“This group came about in 1998.  I had met Catriona Macdonald from Shetland at different festivals, and we always got on well.  One day she rang me up and asked what I thought about a group of women getting together and playing fiddles at a gig at Celtic Connections - I thought it sounded wonderful.  Liz Carroll was part of it – she is amazing.  And there is Liz Knowles from North Carolina who has an incredible musical mind.  She has a classical background but is completely at ease with traditional music as well, and she is an incredible composer.  Then there is Annabjørg Lien from Norway, a very melodic hardanger player, and Emma Härdelin who is a beautiful hearty singer, and fiddler, from the gypsy tradition of Sweden.  Then we have Dave Milligan on piano, Conrad Molleson on bass, James Mackintosh on drums, and Tore Bruvoll from Norway on guitar.  We call them ‘the Misters’.  They are amazing, so versatile, and great people to work with.”

With so many in the band, with other projects on the go, it must be hard to get everyone together.  “It is.  There are times when I just can’t do it, and I’ve had to send my sub, Liz Doherty, in my place a few times,” says Mairéad.  “They had a big tour of Sweden a few years ago and I had just come back from another tour and I felt that I couldn’t leave Nia again so soon.  A lot of them are mothers, so they understand.  But now we are working on an album; it is being recorded in June in Shetland.  We were going to be doing it last September, but Nia was starting secondary school and it just wouldn’t work for me then.  So we delayed it until now.  I’ve never been to Shetland and I am dying to go.  We are playing in Mareel while we are there, to help with some of the costs.  There is arts council sponsorship from the other various countries represented, but Ireland isn’t so forthcoming.”

“We play material from the different countries, and often it is things that people are composing.  I have some compositions too, but a lot of the tunes I take to the band are Donegal fiddle music.  I have to learn Norwegian, Swedish and Scottish tunes, which is fantastic for the head – a great challenge, especially when you don’t read music, which I don’t.  Some of them are complicated tunes as well, so it gets you out of your comfort zone for a while.  And it is good fun.  There are no big egos; we are all on the same level.”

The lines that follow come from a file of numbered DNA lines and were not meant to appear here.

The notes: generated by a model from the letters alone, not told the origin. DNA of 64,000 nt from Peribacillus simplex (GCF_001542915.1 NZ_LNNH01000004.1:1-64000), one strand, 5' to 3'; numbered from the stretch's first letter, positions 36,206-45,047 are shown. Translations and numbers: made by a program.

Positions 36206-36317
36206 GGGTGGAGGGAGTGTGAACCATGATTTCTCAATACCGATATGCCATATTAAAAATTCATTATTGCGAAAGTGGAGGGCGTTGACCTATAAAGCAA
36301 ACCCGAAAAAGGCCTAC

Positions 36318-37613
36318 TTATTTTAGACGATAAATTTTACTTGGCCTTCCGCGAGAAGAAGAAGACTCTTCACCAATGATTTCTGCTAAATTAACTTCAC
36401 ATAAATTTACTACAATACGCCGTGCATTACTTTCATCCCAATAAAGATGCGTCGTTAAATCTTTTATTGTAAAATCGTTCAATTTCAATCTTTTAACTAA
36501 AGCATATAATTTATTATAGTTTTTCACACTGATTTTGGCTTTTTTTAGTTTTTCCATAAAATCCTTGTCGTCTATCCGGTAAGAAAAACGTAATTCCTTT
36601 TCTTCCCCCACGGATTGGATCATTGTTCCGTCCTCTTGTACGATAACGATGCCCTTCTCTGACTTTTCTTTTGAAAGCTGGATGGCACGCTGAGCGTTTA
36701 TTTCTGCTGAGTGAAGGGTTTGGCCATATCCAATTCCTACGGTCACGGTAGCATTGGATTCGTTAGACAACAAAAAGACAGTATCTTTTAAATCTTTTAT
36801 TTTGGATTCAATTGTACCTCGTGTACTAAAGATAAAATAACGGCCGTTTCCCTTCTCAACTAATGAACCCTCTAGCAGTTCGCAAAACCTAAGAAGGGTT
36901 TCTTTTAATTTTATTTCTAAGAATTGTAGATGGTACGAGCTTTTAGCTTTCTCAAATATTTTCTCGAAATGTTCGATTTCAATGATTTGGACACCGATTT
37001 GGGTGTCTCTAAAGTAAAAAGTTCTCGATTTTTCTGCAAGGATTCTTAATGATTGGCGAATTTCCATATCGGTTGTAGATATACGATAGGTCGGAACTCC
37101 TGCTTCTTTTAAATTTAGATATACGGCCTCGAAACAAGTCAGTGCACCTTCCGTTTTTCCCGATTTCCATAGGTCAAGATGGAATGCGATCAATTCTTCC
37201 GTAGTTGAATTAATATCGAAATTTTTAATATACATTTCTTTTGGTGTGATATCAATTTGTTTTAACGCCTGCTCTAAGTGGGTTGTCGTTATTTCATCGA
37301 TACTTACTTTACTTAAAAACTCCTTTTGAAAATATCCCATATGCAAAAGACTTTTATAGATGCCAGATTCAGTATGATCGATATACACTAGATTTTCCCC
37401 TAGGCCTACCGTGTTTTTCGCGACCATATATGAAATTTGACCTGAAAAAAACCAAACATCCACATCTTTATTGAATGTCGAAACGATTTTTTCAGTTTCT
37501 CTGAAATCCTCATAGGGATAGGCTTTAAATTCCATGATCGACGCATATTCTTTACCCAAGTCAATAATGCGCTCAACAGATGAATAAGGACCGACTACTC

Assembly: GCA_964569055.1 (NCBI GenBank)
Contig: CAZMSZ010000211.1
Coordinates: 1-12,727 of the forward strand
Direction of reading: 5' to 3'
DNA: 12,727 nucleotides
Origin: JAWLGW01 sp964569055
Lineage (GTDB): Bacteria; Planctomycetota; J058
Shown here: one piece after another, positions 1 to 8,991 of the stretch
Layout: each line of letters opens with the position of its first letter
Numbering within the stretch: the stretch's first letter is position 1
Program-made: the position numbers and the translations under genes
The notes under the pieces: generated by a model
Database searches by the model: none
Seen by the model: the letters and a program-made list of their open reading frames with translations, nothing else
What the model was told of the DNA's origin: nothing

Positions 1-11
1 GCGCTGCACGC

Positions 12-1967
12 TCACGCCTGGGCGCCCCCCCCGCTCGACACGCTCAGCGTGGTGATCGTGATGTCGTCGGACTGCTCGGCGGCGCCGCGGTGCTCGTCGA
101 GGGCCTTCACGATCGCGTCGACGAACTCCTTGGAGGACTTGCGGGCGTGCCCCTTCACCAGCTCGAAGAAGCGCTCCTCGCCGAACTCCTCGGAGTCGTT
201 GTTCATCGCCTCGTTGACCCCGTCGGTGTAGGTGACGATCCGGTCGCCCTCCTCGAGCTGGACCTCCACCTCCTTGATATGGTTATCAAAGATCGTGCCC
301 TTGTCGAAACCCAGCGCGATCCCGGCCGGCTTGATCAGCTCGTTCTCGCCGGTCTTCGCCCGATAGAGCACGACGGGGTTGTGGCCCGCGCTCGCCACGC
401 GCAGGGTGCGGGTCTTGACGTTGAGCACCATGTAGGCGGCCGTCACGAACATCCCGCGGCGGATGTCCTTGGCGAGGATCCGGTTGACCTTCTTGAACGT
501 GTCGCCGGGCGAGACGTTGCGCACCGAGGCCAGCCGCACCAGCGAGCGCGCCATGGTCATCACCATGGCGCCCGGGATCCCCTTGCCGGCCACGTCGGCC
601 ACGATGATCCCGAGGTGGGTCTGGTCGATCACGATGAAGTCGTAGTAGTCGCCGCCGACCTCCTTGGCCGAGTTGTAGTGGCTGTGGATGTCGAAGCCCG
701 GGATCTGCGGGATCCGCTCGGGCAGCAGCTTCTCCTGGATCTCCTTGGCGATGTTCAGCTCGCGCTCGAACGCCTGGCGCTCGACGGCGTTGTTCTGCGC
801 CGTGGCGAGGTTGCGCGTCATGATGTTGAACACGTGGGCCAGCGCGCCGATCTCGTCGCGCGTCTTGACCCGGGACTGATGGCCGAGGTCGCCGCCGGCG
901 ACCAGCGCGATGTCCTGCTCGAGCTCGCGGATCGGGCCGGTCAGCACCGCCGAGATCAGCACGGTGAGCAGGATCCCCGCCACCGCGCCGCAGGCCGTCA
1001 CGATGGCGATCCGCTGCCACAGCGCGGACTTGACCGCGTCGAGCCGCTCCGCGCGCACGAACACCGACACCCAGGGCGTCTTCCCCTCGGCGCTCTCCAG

“And once that is done I will be doing a new album with Altan.  We have been on the go now for over 30 years.  We should have made an album last year to celebrate, but we were so busy, so we will try to make one by the end of this year so we have it out by our 31st birthday.  We actually really don’t know exactly when we started as we were playing as session musicians for so long – so it might be even longer.  We just took a roundabout date – the date of our first big concert during Listowel Writers Week.”

Mairéad and her husband, Frankie Kennedy (who sadly died of cancer in 1994), founded the band and were soon joined by Mark Kelly and Ciarán Curran.  Their vision at the start was “to bring a store of unrecorded and unusual tunes and songs from our rich Donegal heritage to a wider world audience, undiluted and uncompromised.”  They have certainly achieved that, and continue to do so, though it isn’t always easy.  Mairéad explains.  “At the start Frankie had a great vision for the band, while the rest of us were bluttering about; he had a great mind for where he could see us going.  And if you are in a professional band, you have to have that vision.  I suppose I had to take that role on.  It is sometimes hard when you have been on the go for a while; people think they have heard it all before and would rather book a younger band (and I agree that it is important to get young blood in).  So it is hard for us to get into certain circuits.  It’s also hard to get gigs now as a professional five piece band in Ireland; there are just too many overheads.  It makes more sense for duets or trios.  But we are still making a living, and that is obviously important.  America is our place to go, and Europe and Japan.  That’s our market.  And I usually try to keep the diary as blank as possible in between as I like being at home for a while.”